In the last several weeks we have seen in many cases the worst of humanity. Anger has poured out of Ferguson – anger in the streets of Ferguson, distrust in the handling of the situation by police and other authorities, and racial polarization.
But in every tragedy we see the spirit of humanity – its best provinces – emerge and that is the story that my Aunt, Toby Epstein, a lifelong resident of St. Louis, Missouri, tells:
Sometimes the stars are in the heavens in the proper configuration, and sometimes we are just doing holy work whether we realize it or not.
I am a walking nut. I walk five mornings a week trying to walk 9 miles before stopping. What makes this so much fun is that I walk in our neighborhood park, where everyone is friendly. Over the years, a very diverse group of women, and one dog, have joined forces walking together and becoming very good friends. We have even worked on political campaigns together.
Being a resident of St. Louis County, and some of us having African-American sons, we took the Ferguson mess very hard. We wanted to do something. So, last Monday, while walking, we decided to have a food drive on Friday. Since the park is our area and it is center of our town, we knew that we needed permission to use it for a drop off spot for the food drive.
It was sometime Tuesday morning before a meeting was held between our group and the City Manager and Police Chief. They loved the idea, and offered to let the community know via email. We knew we had only Wednesday and Thursday to get the word out. Signs were made, handouts printed and plastered on utility poles, and below stop signs. In addition, we handed a handout to every person walking in the park.
Friday came, we got to the park about 6 AM and set up, pulling over two picnic tables, and putting up a canopy to protect from the 98+ temperatures predicted. Before 7 our first donor showed up, and they never stopped.
One of our first visitors was a police officer warning us to watch out for the heat, and asking if we had enough water for ourselves. By then the bottled water was coming in, but none of us had thought about extra water for ourselves. A half an hour later, another police car shows up, pulls out a cooler filled with ice and bottled water. Alongside the cooler was another case of bottled water, with the instruction to donate the extra if we didn’t need it.
For the next five hours, car after car came and delivered more and more food to our cause. One policeman from another city brought a case of diapers, the police chief’s wife brought six bags of food she had collected in her neighborhood. Soon, both picnic tables were filled with food, and we were struggling to sort it out so the food pantry wouldn’t have to. We had been given the phone number of one of the officers, and soon a delivery of empty boxes arrived.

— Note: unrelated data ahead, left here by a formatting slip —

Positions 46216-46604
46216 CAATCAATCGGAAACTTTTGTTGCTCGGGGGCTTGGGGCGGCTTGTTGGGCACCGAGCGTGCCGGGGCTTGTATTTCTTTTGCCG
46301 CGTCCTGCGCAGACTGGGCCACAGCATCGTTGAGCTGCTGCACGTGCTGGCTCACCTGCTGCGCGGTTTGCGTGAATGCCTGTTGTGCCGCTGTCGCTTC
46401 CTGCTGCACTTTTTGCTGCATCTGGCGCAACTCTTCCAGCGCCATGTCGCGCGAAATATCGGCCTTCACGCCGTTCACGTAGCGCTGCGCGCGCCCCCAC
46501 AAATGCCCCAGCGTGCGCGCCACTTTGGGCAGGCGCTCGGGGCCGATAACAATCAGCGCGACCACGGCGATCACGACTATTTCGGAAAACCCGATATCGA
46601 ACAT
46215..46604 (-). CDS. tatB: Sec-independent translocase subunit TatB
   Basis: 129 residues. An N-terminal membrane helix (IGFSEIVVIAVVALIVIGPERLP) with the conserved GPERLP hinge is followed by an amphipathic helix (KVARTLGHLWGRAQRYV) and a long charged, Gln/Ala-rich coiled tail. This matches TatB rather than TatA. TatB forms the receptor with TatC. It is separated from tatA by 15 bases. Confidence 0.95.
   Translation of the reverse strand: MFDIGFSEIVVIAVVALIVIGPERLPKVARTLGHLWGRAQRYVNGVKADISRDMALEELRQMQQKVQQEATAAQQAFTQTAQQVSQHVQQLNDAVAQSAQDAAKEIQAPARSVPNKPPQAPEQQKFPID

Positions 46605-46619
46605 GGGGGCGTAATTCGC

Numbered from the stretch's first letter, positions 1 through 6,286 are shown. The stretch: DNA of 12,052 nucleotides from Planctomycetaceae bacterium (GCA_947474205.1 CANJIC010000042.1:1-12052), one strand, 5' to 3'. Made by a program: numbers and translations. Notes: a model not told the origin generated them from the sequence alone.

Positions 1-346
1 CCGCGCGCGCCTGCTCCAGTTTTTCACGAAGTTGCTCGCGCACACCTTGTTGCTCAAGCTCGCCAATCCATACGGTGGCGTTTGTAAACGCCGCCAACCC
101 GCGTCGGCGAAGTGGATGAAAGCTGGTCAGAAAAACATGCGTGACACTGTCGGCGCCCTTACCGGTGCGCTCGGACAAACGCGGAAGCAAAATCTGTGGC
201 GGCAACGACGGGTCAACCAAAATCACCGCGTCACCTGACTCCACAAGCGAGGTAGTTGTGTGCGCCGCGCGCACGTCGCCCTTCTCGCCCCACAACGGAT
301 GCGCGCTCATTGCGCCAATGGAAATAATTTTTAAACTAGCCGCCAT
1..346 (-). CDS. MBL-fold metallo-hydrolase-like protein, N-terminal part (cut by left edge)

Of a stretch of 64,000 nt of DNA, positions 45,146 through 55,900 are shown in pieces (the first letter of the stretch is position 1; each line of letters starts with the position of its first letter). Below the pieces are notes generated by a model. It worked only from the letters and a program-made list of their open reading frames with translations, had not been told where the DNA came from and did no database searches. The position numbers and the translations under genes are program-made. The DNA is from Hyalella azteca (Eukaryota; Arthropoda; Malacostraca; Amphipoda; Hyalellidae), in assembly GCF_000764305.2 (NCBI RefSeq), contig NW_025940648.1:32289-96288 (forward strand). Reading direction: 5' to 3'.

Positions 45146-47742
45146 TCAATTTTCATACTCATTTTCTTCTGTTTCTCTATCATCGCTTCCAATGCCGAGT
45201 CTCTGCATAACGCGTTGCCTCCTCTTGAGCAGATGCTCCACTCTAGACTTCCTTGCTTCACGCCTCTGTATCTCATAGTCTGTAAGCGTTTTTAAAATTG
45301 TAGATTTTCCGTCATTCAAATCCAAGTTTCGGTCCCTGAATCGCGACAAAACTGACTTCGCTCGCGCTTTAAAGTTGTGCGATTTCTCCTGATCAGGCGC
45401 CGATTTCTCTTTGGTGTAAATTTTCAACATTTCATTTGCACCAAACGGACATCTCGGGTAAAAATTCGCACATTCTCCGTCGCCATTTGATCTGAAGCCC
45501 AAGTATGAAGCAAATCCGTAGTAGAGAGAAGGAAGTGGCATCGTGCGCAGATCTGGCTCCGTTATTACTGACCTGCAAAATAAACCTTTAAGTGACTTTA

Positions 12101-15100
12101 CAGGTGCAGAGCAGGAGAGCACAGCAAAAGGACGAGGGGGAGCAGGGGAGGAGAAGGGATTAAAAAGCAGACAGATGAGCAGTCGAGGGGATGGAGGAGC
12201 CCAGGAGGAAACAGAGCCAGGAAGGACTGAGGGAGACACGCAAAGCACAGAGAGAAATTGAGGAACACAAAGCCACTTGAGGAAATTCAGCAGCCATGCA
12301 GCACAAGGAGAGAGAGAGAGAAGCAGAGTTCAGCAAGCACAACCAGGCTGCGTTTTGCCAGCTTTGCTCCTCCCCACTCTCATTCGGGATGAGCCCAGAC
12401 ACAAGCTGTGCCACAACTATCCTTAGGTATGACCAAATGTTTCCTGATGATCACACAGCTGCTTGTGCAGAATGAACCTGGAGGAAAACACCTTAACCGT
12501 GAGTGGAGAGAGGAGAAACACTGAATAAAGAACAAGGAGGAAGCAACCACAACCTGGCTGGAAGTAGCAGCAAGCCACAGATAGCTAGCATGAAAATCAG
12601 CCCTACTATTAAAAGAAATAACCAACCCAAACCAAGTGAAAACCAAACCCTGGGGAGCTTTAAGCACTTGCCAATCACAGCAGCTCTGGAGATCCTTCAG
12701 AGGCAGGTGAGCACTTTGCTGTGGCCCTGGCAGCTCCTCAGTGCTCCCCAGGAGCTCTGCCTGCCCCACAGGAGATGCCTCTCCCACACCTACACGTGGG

Another person delivering food saw our need, and ran to the local grocery store coming back with more boxes. A few people stopped their cars, asked what was needed, and then came back with what we needed. Canned meats, diapers, toilet paper, paper towels, tooth brushes, you name it, it appeared.
As it became obvious that the trunks of our cars wouldn’t even begin to hold all the food we were collecting, our town again came to the rescue. The Fire Chief and City Manager volunteered two city trucks for the delivery, and five firemen and several police officers to help load the food and give us rides to the Pantry.
One police officer said that this showed that people weren’t blaming the citizens of Ferguson for the looting. I can’t tell you the number of people who thanked us for doing the drive, and for some of them, this was said with tears in their eyes, they were so emotional about what was happening in Ferguson. We are all community, and it felt like it.
The best was yet to come. As the police and firemen joined us in sorting, we had the world’s best surprise. About 5 to 12, we see the entire 4th grade class of the local elementary school crossing the street, and in each hand was a bag of food.
As they crossed the street, the adults had tears in our eyes, and as they entered the park, the chief of police shook hands with each child. As they put their bags down, they were invited by the Fire Chief to come look at the fire engine.
This small food drive had quickly become a community activity and it felt great. As I watched the policemen and firemen interacting with our children, I knew that community policing was what they were doing. Kids have a great fake radar – if the police or firemen were putting on an act because we were there, the kids wouldn’t have reacted to them as they did.
After the trucks were packed, several of our group went with them to deliver the food. As it turns out, they went to Canfield Apts. which was ground zero for all activities. They had had to close the Pantry about a half an hour before with the shelves being bare. Now, they were able to open their doors again.
This is the great side of St. Louis, people reaching out to each other, sometimes not knowing what to do, but wanting to do something. We thought we would be happy if four or five people besides our group contributed. We kept telling each other, “It is what it is.”
But, people were looking for some way to reach out to people who were suffering, and showing them they cared. We had everyone who stopped by sign a card to give with the food. Am I proud of doing the drive, yes, but that isn’t what really moved me, the drive wasn’t a lot of work, and just a few hours. What moved me was how our community reached out, and by word of mouth, signs, and emails, came together to show people that they care. The kids, they were the cherry on the top.
Has anyone had an experience where they were blown away by the compassion of others?